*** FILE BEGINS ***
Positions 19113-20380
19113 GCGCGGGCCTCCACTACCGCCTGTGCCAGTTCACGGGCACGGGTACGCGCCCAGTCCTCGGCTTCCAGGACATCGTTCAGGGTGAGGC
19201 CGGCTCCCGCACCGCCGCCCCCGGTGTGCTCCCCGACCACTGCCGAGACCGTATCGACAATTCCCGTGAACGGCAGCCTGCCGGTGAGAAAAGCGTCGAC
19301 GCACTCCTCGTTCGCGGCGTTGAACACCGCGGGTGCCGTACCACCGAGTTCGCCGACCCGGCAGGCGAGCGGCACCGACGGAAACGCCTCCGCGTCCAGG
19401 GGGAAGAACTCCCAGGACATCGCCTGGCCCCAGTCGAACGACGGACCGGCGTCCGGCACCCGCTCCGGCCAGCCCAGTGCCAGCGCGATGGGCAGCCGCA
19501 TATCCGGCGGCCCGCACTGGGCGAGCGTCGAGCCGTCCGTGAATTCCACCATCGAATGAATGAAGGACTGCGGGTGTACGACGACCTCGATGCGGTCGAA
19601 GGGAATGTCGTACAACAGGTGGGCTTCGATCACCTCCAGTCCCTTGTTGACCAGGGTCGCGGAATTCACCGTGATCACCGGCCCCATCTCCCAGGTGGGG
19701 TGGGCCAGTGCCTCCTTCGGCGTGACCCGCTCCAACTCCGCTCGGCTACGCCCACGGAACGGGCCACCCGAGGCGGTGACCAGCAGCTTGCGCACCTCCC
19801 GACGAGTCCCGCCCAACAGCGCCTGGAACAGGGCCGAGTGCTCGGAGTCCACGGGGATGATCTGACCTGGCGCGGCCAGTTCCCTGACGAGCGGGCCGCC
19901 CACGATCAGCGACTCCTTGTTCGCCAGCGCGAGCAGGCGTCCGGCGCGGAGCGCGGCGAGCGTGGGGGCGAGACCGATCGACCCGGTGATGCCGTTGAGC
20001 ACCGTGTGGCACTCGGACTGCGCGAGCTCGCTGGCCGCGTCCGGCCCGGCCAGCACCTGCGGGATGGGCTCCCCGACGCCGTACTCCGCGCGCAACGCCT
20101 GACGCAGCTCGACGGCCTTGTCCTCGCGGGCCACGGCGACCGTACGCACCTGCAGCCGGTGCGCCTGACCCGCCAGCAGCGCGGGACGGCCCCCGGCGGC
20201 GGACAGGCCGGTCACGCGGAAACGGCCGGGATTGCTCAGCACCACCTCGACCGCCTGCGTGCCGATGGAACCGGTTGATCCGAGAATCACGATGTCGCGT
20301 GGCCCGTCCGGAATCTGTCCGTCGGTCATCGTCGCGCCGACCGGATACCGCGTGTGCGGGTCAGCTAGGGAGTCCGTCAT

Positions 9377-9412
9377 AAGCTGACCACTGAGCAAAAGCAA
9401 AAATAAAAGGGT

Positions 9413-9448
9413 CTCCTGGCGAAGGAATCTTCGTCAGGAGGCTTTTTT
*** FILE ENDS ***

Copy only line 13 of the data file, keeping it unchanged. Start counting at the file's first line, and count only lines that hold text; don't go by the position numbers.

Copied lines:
20201 GGACAGGCCGGTCACGCGGAAACGGCCGGGATTGCTCAGCACCACCTCGACCGCCTGCGTGCCGATGGAACCGGTTGATCCGAGAATCACGATGTCGCGT